Those who attended the April 12 meeting of the Mayor’s Task Force on Economic Development noted the city is waking up after the winter doldrums. Mayor Butch Berry said an upscale interior design company moved to town, and Main Street Eureka Springs (MSES) Director Jacqueline Wolven commented that downtown vacancies are suddenly filling up. She said it seems people from Texas are moving their businesses here, “and that’s a good sign.”
Wolven said MSES is compiling a comprehensive survey of properties within her sphere with very specific information including square footage, contact names and lease terms. She said it is a formidable task to create the survey, but once completed it can be updated at least annually, and information will make it easier to know whom to talk to about a property.
Allen Huffman of Arvest Bank said he has been trying to make progress with the Pine Mountain Village property. “It is too much of an asset to let it go downhill,” he said proposing getting a group together, including the mayor, to see if they can find a way to fill the empty spaces. “It needs paint,” Chamber of Commerce President Tammy Thurow, who leases space there, said, “and that’s not the job of the Chamber.”
Sentiment among the group was that it’s inevitable a brewery will move to town at some point. Berry said a previous attempt proved to be too much work for the owner, but the site is sitting there ready to go with piping, water and everything else in place. He said there have been prospective brewers testing the waters here.
Wolven also mentioned she will have an intern helping businesses with their online marketing for which “there will be a minimal cost to get a card in the game.”
MSES is trying to get a crosswalk across Main Street which will effectively be a stylized water design extension of the rainbow stairs. However, since Main Street is part of a state highway, Wolven has found herself in “a sticky wicket” dealing with the Arkansas Highway Department.
Hot spot for pot
Chair Sandy Martin said Berry is setting up another meeting with David Couch, author of the medicinal marijuana bill approved by voters, to answer questions about how to apply for a dispensary license and explain the final laws and regulations. Berry said he knows of four or five people seriously interested in applying to put a dispensary business in town. He added one of the criteria for choosing a site is the need for economic development, and Eureka Springs fits the bill.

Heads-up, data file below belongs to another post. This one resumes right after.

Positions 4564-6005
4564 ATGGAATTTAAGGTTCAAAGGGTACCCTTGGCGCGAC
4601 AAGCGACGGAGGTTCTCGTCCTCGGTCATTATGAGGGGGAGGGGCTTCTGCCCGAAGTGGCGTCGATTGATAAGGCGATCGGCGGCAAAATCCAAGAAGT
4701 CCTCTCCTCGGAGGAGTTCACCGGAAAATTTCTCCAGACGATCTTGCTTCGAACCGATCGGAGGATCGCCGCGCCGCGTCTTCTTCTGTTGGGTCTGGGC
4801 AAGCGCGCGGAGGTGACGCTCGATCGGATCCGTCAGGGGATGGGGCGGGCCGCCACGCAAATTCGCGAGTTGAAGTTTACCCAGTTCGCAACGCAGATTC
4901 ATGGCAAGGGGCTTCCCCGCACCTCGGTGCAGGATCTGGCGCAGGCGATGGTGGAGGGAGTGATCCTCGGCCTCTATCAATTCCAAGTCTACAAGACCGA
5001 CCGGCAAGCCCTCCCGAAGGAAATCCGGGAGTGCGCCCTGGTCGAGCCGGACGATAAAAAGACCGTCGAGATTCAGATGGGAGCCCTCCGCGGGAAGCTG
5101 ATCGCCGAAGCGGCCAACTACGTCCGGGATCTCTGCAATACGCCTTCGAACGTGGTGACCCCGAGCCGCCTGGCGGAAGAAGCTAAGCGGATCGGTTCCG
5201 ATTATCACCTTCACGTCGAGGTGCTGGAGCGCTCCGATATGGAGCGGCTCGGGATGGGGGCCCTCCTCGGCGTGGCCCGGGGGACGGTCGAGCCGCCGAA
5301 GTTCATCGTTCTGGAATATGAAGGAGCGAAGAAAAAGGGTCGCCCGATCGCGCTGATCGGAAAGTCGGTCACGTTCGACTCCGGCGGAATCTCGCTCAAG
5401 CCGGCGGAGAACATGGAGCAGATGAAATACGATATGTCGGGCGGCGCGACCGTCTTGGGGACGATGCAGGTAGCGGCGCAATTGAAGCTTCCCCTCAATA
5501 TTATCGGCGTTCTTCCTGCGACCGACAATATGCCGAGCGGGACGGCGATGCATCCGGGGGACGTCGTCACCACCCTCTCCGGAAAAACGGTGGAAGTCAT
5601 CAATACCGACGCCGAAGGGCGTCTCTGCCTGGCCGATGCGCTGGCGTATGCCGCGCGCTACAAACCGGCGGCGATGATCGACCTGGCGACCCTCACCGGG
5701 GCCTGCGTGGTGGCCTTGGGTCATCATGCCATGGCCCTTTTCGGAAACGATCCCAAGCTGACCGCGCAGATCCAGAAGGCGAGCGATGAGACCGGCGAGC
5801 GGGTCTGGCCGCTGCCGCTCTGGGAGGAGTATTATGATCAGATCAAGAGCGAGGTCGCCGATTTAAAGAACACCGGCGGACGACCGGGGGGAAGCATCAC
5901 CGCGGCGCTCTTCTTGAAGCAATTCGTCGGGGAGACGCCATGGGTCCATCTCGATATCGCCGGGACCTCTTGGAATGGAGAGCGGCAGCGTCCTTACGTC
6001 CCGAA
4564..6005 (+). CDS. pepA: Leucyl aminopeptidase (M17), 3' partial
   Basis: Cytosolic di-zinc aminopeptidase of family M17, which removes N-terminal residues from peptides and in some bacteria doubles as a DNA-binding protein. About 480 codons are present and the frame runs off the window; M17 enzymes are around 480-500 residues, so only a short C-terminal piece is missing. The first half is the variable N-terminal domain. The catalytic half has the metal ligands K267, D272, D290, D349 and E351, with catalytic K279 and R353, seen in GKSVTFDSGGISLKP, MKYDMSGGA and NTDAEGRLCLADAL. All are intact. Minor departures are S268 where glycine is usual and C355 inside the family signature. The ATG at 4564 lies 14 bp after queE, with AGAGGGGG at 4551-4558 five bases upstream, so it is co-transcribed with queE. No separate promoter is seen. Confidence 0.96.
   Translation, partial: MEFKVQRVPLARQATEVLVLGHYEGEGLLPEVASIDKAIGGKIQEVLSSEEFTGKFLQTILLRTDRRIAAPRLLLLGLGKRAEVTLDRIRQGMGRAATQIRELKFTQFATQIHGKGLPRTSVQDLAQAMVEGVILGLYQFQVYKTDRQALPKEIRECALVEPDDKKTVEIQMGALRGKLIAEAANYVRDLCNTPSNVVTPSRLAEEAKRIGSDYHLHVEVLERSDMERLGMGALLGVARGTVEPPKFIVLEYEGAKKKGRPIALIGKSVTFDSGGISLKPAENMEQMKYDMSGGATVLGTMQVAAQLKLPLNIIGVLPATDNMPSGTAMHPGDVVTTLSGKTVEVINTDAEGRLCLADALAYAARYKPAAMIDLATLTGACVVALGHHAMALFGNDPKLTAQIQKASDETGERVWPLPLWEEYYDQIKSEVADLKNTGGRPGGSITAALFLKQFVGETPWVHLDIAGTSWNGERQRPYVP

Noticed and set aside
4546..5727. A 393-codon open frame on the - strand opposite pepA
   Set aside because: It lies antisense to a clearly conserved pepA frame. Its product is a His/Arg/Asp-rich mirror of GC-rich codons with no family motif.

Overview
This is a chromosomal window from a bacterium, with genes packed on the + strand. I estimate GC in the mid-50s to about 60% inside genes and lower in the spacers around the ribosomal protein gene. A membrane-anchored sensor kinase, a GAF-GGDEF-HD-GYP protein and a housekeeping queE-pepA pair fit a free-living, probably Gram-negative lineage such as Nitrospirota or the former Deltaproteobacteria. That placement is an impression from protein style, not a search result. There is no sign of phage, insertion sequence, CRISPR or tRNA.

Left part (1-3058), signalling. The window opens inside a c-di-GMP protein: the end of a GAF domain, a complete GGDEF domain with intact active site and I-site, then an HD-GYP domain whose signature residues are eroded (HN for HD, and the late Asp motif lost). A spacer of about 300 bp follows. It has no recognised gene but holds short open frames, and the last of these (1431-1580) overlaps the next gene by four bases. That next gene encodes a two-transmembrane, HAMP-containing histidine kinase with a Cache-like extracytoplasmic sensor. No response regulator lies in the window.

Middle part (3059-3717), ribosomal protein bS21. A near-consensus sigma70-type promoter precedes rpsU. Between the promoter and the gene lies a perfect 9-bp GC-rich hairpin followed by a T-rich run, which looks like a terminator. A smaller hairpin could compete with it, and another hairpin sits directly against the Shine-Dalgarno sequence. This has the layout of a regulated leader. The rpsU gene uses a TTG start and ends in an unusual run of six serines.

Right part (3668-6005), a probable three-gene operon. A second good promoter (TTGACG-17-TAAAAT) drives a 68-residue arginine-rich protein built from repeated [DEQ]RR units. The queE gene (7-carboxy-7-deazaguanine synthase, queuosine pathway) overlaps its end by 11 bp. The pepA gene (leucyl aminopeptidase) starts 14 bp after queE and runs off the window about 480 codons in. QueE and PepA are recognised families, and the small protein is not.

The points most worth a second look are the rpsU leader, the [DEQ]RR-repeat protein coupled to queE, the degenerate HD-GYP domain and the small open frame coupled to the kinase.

Tech center coming?
Martin said the Winrock Foundation identified a tech center grant possibility for Eureka Springs which, if it came through, would create new year-round jobs in town, and Berry added North Arkansas College is at least talking about establishing an extension site in town. Planning commissioner Woodie Acord mentioned the old Clear Spring High School building off US 62 west of town as a possible site.
Acord then produced a list of commercial properties for sale in the area. He and alderman Terry McClung had identified 70 properties, and Acord said he expected maybe only 25 percent would move in the next 18 months. He commented seven restaurants have been listed in the past year, and none has sold.
Reduce, reuse, relocate
Wolven then brought up recycling. She suggested Eureka Springs, already known for being a Tree City USA and Bee City as well as sort of “hippie-dippy,” could lead the way in the mid-South in reducing waste from styrofoam and plastic bags. Such a move would appeal to certain potential visitors, and besides the environmental benefit it would be positive public relations.
She added even leftover motel soap could be recycled and would make a good news story.
“And a new business,” Martin added.
Martin suggested for the next meeting, one topic should be making it easy for prospective entrepreneurs to know what financial instruments are available to help them move a business here.
Next meeting will be Wednesday, July 12, at 10 a.m., at the Auditorium.